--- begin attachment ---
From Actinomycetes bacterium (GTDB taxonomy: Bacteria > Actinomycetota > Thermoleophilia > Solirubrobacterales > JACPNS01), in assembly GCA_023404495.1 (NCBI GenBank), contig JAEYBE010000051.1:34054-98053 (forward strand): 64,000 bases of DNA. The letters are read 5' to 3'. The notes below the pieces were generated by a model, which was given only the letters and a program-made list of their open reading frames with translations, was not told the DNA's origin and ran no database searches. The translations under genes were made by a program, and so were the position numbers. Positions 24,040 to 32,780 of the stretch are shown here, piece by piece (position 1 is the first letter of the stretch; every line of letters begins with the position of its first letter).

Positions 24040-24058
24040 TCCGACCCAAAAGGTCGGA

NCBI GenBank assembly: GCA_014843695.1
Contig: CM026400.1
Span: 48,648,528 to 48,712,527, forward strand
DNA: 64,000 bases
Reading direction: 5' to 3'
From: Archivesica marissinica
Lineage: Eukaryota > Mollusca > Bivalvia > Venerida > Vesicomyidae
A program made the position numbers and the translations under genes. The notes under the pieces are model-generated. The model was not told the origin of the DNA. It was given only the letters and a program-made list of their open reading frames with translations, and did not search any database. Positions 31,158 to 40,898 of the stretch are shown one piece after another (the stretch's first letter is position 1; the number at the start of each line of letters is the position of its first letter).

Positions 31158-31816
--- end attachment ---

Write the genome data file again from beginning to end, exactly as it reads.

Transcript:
From Actinomycetes bacterium (GTDB taxonomy: Bacteria > Actinomycetota > Thermoleophilia > Solirubrobacterales > JACPNS01), in assembly GCA_023404495.1 (NCBI GenBank), contig JAEYBE010000051.1:34054-98053 (forward strand): 64,000 bases of DNA. The letters are read 5' to 3'. The notes below the pieces were generated by a model, which was given only the letters and a program-made list of their open reading frames with translations, was not told the DNA's origin and ran no database searches. The translations under genes were made by a program, and so were the position numbers. Positions 24,040 to 32,780 of the stretch are shown here, piece by piece (position 1 is the first letter of the stretch; every line of letters begins with the position of its first letter).

Positions 24040-24058
24040 TCCGACCCAAAAGGTCGGA

NCBI GenBank assembly: GCA_014843695.1
Contig: CM026400.1
Span: 48,648,528 to 48,712,527, forward strand
DNA: 64,000 bases
Reading direction: 5' to 3'
From: Archivesica marissinica
Lineage: Eukaryota > Mollusca > Bivalvia > Venerida > Vesicomyidae
A program made the position numbers and the translations under genes. The notes under the pieces are model-generated. The model was not told the origin of the DNA. It was given only the letters and a program-made list of their open reading frames with translations, and did not search any database. Positions 31,158 to 40,898 of the stretch are shown one piece after another (the stretch's first letter is position 1; the number at the start of each line of letters is the position of its first letter).

Positions 31158-31816